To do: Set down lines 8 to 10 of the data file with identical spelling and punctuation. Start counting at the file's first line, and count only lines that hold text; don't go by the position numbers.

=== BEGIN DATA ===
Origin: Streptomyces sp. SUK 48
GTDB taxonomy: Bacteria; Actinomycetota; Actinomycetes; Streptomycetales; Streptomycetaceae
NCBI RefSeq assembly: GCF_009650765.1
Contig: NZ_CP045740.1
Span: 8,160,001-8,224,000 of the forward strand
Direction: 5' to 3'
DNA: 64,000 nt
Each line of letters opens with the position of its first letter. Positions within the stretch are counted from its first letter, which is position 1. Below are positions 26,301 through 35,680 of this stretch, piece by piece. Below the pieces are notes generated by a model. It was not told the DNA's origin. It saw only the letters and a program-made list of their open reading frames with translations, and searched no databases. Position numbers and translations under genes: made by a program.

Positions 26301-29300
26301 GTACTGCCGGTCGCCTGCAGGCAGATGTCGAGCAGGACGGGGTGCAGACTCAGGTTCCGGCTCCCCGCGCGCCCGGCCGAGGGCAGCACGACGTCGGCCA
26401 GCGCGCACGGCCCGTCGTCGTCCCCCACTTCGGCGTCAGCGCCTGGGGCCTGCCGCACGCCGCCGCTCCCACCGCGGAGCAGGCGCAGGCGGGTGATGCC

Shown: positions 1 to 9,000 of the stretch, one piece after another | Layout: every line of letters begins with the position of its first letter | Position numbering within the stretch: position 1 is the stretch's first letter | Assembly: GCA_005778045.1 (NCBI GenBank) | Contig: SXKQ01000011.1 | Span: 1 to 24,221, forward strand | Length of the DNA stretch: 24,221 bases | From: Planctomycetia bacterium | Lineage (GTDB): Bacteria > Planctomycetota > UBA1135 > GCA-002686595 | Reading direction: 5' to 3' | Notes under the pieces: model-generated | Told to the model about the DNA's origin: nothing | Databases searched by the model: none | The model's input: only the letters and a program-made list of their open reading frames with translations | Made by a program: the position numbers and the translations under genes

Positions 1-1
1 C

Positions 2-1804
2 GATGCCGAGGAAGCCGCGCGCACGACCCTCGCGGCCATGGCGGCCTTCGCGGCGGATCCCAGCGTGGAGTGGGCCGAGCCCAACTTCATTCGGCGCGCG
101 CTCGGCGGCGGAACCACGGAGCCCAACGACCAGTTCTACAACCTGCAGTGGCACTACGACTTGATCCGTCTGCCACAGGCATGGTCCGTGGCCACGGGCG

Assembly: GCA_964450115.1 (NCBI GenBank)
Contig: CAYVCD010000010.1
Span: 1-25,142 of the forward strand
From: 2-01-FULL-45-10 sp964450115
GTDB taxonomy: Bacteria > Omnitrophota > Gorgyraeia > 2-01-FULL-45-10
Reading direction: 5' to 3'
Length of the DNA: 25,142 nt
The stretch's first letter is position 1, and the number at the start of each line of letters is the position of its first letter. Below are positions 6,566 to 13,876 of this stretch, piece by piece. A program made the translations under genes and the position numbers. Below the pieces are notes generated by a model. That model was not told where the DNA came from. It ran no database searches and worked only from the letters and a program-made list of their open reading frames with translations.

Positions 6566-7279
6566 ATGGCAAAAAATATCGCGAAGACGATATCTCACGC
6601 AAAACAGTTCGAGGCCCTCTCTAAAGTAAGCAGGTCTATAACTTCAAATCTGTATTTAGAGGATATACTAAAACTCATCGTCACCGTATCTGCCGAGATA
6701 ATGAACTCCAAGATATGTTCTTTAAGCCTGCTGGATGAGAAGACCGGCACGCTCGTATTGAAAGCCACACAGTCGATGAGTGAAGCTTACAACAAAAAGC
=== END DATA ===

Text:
Each line of letters opens with the position of its first letter. Positions within the stretch are counted from its first letter, which is position 1. Below are positions 26,301 through 35,680 of this stretch, piece by piece. Below the pieces are notes generated by a model. It was not told the DNA's origin. It saw only the letters and a program-made list of their open reading frames with translations, and searched no databases. Position numbers and translations under genes: made by a program.

Positions 26301-29300
26301 GTACTGCCGGTCGCCTGCAGGCAGATGTCGAGCAGGACGGGGTGCAGACTCAGGTTCCGGCTCCCCGCGCGCCCGGCCGAGGGCAGCACGACGTCGGCCA